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Fabian Cancellara says winning Tour of Flanders "is not enough"

Spartacus speaks as he prepares to begin his penultimate season in the peloton

Fabian Cancellara says winning the Tour of Flanders “is not enough” as he prepares to enter his final two seasons as a professional cyclist.

In a question and answer session published on the website of his Trek Factory Racing team, the 33-year-old said he felt “good” and “healthy” following the Luxembourg-based outfit’s recent training camp and that his “batteries are charged” for the year ahead.

The Swiss rider maintained his planned retirement following the 2016 season “doesn’t make me scared – more it makes me think. I just want to enjoy every moment. What I won, I have, and nobody can take that away. I don’t feel any pressure.”

Along with Philip Gilbert and Tom Boonen, Cancellara is one of the outstanding Classics riders of his generation – three victories apiece at Flanders and Paris-Roubaix, plus one Milan-San Remo win attest to that – but is also a four-time world time trial champion, and added Olympic gold in that discipline in 2008.

Asked how he felt about the 2014 season, which brought him that third victory at Flanders, he said, “Close the book and look ahead.”

Pressed on whether he viewed it as “a good book,” he replied: “There were lots of chapters, but all different. The highlight was Flanders, of course, and also my pretty strong 10-day ride in the Tour (de France) was also memorable.

“There were ups and downs, and I was not so consistent, maybe. You can say that 2011-2014 is maybe one big book. 2014 had a lot of the previous years in it, in a way. It’s hard to explain.”

He insisted, however. That “Flanders is not enough. I am not satisfied,” following a season in which he finished third at Paris-Roubaix and second at Milan-San Remo – his fourth consecutive podium finish in the Italian race that he won in 2008.

Cancellara then outlined his early season programme for 2015, which he described as “a traditional start: Middle East, Italy, Belgium leading to the Classics.”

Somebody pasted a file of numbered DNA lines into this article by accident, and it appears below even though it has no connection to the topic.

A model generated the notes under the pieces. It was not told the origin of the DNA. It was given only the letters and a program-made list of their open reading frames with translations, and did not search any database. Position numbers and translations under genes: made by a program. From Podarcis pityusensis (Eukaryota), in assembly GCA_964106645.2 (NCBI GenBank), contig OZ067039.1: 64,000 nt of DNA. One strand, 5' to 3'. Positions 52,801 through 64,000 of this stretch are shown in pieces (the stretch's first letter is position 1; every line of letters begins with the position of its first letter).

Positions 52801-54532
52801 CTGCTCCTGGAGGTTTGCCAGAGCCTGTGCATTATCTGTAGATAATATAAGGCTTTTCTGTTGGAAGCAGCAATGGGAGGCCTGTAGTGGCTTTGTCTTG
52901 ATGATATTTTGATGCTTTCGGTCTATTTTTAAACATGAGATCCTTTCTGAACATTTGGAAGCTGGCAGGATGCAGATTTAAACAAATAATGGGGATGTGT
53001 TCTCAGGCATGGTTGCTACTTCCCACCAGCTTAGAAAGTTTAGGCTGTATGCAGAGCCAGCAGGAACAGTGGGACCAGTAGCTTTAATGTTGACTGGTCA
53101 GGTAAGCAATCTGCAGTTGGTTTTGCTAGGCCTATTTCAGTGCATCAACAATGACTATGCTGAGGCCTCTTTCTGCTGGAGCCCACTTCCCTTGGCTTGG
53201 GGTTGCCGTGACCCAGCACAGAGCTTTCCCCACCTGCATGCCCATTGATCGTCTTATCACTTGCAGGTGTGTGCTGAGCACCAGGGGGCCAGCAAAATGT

He will be helped in the latter campaign by the addition to the squad of former Omega Pharma-Quick Step rider Gert Steegmans, and said the Belgian would strengthen Trek Factory Racing’s line-up.

The man who has won the opening stage against the clock in the Tour de France on five separate occasions, and thereby taken the race leader’s yellow jersey, wasn’t asked about his thoughts on next year’s edition, which begins in the Dutch city, Utrecht.

But with July’s race starting with an individual time trial – at 14 kilometres, too long to be classified as a Prologue – and the recent news that 2016’s Tour will begin with a road stage in Normandy’s Manche, department, it is likely to be his final chance to get into yellow.

“He is a strong guy and now the Classics’ team is stronger,” Cancellara said. “For sure, he raises the level. It will challenge the Classics’ group and also helps the sprinters. I’m happy. It was a nice Christmas present!”

Asked about his plans for Christmas, he responded: “For me it is a time for being with the family: Eating together, sitting down and opening presents and just enjoying the Christmas time.

“I love the ambience, the candles, the decorations. Already, I had put the Christmas lights outside before coming to camp!

“I always take one or two days of easy training at this time, and on the 25th no bike. We will celebrate at home with singing, listening to Christmas music, and of course eating a lot with a nice bottle of wine.

“Life is too short for bad wine! It's a time when you think back at the year that has gone by – for me December is an emotional month,” he concluded.

Simon joined as news editor in 2009 and is now the site’s community editor, acting as a link between the team producing the content and our readers. A law and languages graduate, published translator and former retail analyst, he has reported on issues as diverse as cycling-related court cases, anti-doping investigations, the latest developments in the bike industry and the sport’s biggest races. Now back in London full-time after 15 years living in Oxford and Cambridge, he loves cycling along the Thames but misses having his former riding buddy, Elodie the miniature schnauzer, in the basket in front of him.

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